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Environmental Biology of Fishes

, Volume 38, Issue 4, pp 299–309 | Cite as

Tube-snouted gymnotiform and mormyriform fishes: convergence of a specialized foraging mode in teleosts

  • Crispulo Marrero
  • Kirk O. Winemiller
Article

Synopsis

African mormyriform and South American gynmotiform fishes are unique among freshwater fishes in their abilities to generate and perceive an electrical field that aids in orientation, prey detection, and communication. Here we present evidence from comparative ecology and morphology that tube-snouted electric fishes of the generaSternarchorhynchus (Apteronotidae) andCampylomormyrus (Mormyridae) may be unique among fishes in their mode of foraging by grasp-suction. The grasp-suction mode of feeding is a specialization for extracting immature stages of aquatic insects that burrow into, or hide within, interstitial spaces and holes in matrices of compacted clay particles that form the channel bottom of many tropical lowland rivers. Ecomorphological implications of the remarkable evolutionary convergence for this specialized mode of foraging by tube-snouted electric fishes provide a challenge to Liem's (1984, 1990) theory of separate aquatic and terrestrial vertebrate feeding modes.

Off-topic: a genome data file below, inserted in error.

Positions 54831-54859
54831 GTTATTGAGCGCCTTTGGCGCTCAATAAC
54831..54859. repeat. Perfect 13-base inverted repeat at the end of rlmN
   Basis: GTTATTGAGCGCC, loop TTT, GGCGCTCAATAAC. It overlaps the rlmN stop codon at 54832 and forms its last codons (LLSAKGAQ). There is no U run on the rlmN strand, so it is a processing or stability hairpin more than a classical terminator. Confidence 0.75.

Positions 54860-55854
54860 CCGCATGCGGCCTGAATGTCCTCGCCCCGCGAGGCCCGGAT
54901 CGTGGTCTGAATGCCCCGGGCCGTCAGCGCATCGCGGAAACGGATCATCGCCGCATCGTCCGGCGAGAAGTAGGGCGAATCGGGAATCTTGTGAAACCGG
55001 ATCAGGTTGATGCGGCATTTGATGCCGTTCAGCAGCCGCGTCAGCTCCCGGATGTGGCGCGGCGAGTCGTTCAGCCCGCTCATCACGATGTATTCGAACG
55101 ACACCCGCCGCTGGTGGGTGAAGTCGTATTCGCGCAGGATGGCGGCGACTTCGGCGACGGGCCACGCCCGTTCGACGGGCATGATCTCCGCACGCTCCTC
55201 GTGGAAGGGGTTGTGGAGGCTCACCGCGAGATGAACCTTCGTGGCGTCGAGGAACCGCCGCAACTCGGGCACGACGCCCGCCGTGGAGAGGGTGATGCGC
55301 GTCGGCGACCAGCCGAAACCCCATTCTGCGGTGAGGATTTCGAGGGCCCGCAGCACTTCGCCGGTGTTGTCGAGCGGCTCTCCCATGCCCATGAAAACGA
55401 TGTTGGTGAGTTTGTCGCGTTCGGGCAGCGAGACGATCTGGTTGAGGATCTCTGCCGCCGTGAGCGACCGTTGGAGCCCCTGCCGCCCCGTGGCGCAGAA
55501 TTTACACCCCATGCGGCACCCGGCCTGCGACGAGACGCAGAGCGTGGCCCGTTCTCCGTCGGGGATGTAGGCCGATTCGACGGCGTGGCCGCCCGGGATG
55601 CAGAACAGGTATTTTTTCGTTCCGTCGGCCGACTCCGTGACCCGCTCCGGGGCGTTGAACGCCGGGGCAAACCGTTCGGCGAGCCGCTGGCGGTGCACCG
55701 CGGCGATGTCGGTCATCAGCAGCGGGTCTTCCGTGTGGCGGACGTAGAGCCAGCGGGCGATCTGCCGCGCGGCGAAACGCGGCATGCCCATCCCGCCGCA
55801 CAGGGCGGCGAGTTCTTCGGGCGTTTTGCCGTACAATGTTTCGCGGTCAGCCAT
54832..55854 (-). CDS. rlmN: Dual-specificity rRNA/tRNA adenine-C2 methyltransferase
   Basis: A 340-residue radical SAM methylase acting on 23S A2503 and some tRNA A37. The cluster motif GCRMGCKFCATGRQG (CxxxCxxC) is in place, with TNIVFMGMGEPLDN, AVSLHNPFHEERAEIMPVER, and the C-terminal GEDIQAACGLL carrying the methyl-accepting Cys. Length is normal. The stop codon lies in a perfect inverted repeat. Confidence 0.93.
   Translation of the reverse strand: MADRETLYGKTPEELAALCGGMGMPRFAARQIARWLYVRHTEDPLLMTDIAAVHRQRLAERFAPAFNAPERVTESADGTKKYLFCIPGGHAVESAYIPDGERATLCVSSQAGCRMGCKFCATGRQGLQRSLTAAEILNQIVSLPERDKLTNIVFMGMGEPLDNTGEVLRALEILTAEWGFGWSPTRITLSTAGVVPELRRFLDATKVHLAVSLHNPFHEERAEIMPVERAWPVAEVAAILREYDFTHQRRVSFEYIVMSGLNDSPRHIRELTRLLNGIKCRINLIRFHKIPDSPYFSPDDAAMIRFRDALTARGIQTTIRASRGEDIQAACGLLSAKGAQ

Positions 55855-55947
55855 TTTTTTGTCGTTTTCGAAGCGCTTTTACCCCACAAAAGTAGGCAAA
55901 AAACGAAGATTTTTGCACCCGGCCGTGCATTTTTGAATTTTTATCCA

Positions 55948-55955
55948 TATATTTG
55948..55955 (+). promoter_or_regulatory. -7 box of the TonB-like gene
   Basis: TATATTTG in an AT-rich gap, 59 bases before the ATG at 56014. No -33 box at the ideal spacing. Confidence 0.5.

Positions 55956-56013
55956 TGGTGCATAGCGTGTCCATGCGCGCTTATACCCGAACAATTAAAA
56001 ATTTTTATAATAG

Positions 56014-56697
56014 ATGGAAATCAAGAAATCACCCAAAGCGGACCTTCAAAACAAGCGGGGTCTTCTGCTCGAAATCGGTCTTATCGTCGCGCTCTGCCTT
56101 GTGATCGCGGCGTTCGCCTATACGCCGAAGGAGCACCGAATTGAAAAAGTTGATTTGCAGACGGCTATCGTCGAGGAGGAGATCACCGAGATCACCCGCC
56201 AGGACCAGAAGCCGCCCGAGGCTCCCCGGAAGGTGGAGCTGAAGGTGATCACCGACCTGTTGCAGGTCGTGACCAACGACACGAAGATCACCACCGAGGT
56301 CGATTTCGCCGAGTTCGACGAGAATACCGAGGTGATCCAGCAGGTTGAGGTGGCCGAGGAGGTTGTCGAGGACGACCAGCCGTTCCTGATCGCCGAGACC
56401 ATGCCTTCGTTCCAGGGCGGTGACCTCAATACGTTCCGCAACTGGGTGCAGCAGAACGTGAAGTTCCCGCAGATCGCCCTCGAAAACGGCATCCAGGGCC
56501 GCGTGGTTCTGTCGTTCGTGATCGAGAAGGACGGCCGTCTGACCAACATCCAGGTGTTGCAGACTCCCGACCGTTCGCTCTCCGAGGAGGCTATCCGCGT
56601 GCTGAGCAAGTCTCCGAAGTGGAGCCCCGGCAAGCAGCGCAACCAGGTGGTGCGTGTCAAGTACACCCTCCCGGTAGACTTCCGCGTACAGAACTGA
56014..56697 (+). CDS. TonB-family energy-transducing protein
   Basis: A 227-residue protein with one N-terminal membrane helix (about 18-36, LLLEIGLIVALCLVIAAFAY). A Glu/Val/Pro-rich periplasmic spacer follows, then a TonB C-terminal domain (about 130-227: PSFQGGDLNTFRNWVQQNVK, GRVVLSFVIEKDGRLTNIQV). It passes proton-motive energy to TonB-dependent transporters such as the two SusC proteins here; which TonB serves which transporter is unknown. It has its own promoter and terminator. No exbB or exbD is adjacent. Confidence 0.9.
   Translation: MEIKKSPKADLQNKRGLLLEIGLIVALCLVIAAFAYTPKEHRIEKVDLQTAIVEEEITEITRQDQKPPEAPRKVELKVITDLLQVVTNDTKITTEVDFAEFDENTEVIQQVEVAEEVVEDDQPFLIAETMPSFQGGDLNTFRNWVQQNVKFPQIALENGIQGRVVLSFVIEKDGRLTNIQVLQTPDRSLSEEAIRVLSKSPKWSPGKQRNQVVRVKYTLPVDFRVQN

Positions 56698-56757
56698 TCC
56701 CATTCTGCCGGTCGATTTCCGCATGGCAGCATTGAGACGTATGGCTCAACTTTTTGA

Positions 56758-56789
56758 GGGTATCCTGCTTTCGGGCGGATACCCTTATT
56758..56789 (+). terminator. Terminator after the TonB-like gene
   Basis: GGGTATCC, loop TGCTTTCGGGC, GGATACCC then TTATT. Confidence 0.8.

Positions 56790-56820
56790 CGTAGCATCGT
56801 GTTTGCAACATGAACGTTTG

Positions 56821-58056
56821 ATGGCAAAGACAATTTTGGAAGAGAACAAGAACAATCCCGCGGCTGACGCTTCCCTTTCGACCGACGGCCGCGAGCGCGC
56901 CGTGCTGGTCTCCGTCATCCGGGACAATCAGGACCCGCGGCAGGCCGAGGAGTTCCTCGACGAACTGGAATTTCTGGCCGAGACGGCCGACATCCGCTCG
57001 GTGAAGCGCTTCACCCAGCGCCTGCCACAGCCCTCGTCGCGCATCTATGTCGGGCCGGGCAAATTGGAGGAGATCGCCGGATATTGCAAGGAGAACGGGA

Key words

Africa Diet variability Electrogenesis Electroreception Foraging Neotropics Paleotropics South America 

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Copyright information

© Kluwer Academic Publishers 1993

Authors and Affiliations

  • Crispulo Marrero
    • 1
  • Kirk O. Winemiller
    • 2
  1. 1.Museo de Zoología and Programa de Recursos Naturales RenovablesUNELLEZGuanare, estado PortuguesaVenezuela
  2. 2.Department of Wildlife and Fisheries SciencesTexas A&M UniversityCollege StationUSA

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